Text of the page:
Told the usual lies about a safe, comfortable crossing in a yacht, Nihal instead found herself creeping down beaches at night, wading waist-deep into the dark ocean, and being wedged into an overcrowded dinghy – all the while terrified of suffering a miscarriage, and forced to keep Rimas silent for fear of being detected by Turkish police.

Finally, on their sixth such attempt, they managed to evade the coast guard, and reach the longed-for safety of Chios.

Little Rimas is quick to smile at us as we discuss her experiences, but she is more interested in getting her hands on a chip than the earnest volunteers scribbling notes.

Like the millions of others fleeing persecution and war – and the thousands who don’t survive their journeys across the Aegean and Mediterranean – Rimas has been let down not just by her government, but by ours.

I was in Chios as a volunteer for the small Norwegian charity Dråpen i Havet (A Drop in the Ocean): like dozens of other groups, it helps to fill in the gaps left by the larger NGOs and relief organisations, who have often found themselves unable to adapt fast enough to Europe’s refugee crisis.

The island, I found, has become part of Europe’s refugee archipelago – dozens of freezing camps and derelict buildings within which are trapped tens of thousands of refugees, some for their second winter.

Chios was admittedly in a better state than the Calais “Jungle”, where I’d volunteered, in a very British way, as part of a litter-picking group, only to find myself helping to distribute the thousands of tons of donations pouring over the Channel from churches and Facebook groups. Calais had been a place of mud, incessant rain, raw sewage, the exhaustion of unlimited demands for food, clothing, shelter.

In the nearby, smaller Dunkirk Camp, I met a Pakistani man with photos of the Victoria Cross his grandfather earned posthumously, fighting for Britain in France during the First World War (now buried in a box under his house, so the Taliban will never find it). He asked if I could arrange an audience at Buckingham Palace: surely the Queen would grant him asylum in view of his family’s sacrifice?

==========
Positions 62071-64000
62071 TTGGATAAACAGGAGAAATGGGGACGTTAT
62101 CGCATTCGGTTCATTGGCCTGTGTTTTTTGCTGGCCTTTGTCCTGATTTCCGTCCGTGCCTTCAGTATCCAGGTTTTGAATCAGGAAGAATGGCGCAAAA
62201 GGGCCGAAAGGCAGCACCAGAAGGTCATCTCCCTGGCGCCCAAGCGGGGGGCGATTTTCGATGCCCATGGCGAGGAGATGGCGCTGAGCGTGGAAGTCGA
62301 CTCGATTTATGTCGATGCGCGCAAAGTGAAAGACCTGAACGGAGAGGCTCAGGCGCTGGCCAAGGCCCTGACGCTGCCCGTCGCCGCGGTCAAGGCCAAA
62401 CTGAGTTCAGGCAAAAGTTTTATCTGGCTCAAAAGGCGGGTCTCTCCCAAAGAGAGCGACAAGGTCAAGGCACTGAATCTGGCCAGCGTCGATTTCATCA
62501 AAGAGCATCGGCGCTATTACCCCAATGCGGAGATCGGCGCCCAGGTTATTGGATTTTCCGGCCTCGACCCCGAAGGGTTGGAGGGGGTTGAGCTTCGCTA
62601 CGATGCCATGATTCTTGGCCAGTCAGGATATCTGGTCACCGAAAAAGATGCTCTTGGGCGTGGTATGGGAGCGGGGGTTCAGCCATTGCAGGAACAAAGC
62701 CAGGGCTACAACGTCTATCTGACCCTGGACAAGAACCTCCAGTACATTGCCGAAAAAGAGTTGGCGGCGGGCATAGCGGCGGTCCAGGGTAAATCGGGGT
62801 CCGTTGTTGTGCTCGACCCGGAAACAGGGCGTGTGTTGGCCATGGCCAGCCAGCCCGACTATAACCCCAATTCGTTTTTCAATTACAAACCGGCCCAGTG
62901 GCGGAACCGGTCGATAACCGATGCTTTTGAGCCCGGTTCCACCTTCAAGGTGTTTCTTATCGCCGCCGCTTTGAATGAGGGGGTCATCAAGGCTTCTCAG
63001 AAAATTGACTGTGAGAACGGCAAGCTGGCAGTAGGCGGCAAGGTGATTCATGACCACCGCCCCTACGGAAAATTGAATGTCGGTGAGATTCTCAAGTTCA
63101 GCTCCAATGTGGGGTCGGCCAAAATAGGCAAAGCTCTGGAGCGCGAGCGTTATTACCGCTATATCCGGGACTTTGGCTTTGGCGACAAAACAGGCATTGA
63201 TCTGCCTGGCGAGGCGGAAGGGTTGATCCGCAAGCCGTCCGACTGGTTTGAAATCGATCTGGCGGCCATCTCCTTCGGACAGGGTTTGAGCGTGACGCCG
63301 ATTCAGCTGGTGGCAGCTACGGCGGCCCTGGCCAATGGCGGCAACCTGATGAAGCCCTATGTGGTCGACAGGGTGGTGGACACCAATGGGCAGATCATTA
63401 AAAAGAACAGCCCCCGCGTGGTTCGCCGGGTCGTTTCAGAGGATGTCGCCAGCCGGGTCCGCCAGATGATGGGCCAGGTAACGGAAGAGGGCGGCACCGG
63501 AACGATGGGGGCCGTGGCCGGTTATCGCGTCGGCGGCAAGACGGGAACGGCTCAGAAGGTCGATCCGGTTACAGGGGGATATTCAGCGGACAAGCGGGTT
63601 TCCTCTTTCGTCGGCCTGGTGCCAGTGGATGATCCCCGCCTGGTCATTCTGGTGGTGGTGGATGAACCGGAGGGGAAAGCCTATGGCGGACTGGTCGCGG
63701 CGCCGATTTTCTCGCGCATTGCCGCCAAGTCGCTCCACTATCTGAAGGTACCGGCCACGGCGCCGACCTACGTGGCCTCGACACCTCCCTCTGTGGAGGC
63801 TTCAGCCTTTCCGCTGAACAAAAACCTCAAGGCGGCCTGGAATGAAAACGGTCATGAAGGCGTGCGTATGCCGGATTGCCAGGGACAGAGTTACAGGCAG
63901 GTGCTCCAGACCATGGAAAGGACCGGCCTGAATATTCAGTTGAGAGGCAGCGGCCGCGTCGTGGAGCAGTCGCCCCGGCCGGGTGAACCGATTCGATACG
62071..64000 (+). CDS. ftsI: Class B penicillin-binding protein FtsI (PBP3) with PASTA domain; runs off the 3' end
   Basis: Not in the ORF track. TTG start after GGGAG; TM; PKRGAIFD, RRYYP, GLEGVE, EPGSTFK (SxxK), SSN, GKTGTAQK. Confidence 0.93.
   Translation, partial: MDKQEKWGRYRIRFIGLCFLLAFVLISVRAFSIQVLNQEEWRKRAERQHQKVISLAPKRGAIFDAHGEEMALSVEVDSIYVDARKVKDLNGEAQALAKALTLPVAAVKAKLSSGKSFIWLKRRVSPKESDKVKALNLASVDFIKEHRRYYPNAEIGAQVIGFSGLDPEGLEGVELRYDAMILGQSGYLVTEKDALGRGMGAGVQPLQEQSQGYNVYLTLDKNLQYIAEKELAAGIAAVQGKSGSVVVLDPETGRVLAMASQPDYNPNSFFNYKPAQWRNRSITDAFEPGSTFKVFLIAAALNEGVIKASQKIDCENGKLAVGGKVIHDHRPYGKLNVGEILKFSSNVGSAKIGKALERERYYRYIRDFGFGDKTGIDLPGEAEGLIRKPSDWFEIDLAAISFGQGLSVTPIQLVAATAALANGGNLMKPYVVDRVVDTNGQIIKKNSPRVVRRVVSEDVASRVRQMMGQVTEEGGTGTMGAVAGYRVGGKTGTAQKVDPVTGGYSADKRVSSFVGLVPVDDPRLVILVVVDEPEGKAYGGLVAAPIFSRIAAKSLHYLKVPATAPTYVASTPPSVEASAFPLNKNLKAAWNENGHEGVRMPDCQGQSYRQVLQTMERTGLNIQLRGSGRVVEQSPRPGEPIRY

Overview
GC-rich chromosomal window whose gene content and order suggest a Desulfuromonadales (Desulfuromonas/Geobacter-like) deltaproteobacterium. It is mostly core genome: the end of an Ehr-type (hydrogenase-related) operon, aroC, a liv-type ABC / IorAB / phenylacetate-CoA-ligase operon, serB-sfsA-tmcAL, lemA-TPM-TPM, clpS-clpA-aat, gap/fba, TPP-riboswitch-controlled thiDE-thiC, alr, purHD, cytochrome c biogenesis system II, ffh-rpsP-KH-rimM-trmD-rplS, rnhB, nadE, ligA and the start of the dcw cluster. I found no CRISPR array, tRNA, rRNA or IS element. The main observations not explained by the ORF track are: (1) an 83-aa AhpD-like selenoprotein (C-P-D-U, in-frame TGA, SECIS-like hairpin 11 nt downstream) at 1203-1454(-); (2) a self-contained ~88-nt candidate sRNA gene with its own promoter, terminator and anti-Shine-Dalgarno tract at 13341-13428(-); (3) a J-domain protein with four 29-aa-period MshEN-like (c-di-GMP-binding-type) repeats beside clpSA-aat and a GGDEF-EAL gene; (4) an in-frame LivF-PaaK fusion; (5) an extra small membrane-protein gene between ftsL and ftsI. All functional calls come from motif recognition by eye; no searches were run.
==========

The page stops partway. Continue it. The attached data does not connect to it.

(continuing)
Obviously, there are no simple solutions to the large-scale resettlement of people. But up close, it is glaringly evident that what we are experiencing is not so much a refugee crisis as a hospitality crisis: our security infrastructure is as lavish as our humanitarianism is grudging.

In the aftermath of the Second World War, Europe promised never again to abandon those fleeing to our borders from “a well-founded fear of persecution”. Instead, those battling through unimaginable hardship are greeted by trauma and ignorance: the camp in Chios, for example, was recently attacked by supporters of the far-right Golden Dawn party.

Rimas is, hopefully, too young to be scarred by her experiences so far. As for Nihal, she constantly worries about their uncertain future, but dreams of a life in Canada: she hopes that one day her husband, if he is still alive, can join her there.

I flew out of the refugee archipelago for Christmas with my family, on a magic carpet shaped like a small, maroon booklet. The people I left behind, trapped in the flypaper of EU asylum bureaucracy, were not so lucky.

Some names and some minor details have been changed to protect identities. For more refugee stories from Chios, see the Dråpen i Havet website.

Jamie Janson is currently travelling along the refugee route and volunteering in camps along the way.